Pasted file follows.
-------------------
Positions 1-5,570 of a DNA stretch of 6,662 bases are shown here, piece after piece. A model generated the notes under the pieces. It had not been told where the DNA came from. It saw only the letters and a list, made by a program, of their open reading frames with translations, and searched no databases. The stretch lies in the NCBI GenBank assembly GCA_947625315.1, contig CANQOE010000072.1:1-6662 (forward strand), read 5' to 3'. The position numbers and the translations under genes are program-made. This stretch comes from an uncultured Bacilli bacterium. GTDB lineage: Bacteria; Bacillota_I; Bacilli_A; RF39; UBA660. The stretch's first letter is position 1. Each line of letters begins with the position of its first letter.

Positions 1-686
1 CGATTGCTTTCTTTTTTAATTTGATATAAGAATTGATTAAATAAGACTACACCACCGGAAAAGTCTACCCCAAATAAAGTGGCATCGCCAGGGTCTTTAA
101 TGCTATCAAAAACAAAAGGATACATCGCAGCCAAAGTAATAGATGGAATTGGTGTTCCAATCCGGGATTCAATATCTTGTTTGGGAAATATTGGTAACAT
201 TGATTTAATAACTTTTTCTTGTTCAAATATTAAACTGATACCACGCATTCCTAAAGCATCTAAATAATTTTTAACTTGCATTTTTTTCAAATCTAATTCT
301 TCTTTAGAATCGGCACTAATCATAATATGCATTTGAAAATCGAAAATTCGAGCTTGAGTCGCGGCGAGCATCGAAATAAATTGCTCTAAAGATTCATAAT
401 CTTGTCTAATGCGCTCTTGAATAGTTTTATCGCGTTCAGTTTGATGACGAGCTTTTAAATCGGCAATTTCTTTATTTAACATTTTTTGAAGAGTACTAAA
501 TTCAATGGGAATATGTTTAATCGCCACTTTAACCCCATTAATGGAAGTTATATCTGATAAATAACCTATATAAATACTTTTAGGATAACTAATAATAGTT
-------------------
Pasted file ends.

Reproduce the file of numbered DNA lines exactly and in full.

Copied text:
Positions 1-5,570 of a DNA stretch of 6,662 bases are shown here, piece after piece. A model generated the notes under the pieces. It had not been told where the DNA came from. It saw only the letters and a list, made by a program, of their open reading frames with translations, and searched no databases. The stretch lies in the NCBI GenBank assembly GCA_947625315.1, contig CANQOE010000072.1:1-6662 (forward strand), read 5' to 3'. The position numbers and the translations under genes are program-made. This stretch comes from an uncultured Bacilli bacterium. GTDB lineage: Bacteria; Bacillota_I; Bacilli_A; RF39; UBA660. The stretch's first letter is position 1. Each line of letters begins with the position of its first letter.

Positions 1-686
1 CGATTGCTTTCTTTTTTAATTTGATATAAGAATTGATTAAATAAGACTACACCACCGGAAAAGTCTACCCCAAATAAAGTGGCATCGCCAGGGTCTTTAA
101 TGCTATCAAAAACAAAAGGATACATCGCAGCCAAAGTAATAGATGGAATTGGTGTTCCAATCCGGGATTCAATATCTTGTTTGGGAAATATTGGTAACAT
201 TGATTTAATAACTTTTTCTTGTTCAAATATTAAACTGATACCACGCATTCCTAAAGCATCTAAATAATTTTTAACTTGCATTTTTTTCAAATCTAATTCT
301 TCTTTAGAATCGGCACTAATCATAATATGCATTTGAAAATCGAAAATTCGAGCTTGAGTCGCGGCGAGCATCGAAATAAATTGCTCTAAAGATTCATAAT
401 CTTGTCTAATGCGCTCTTGAATAGTTTTATCGCGTTCAGTTTGATGACGAGCTTTTAAATCGGCAATTTCTTTATTTAACATTTTTTGAAGAGTACTAAA
501 TTCAATGGGAATATGTTTAATCGCCACTTTAACCCCATTAATGGAAGTTATATCTGATAAATAACCTATATAAATACTTTTAGGATAACTAATAATAGTT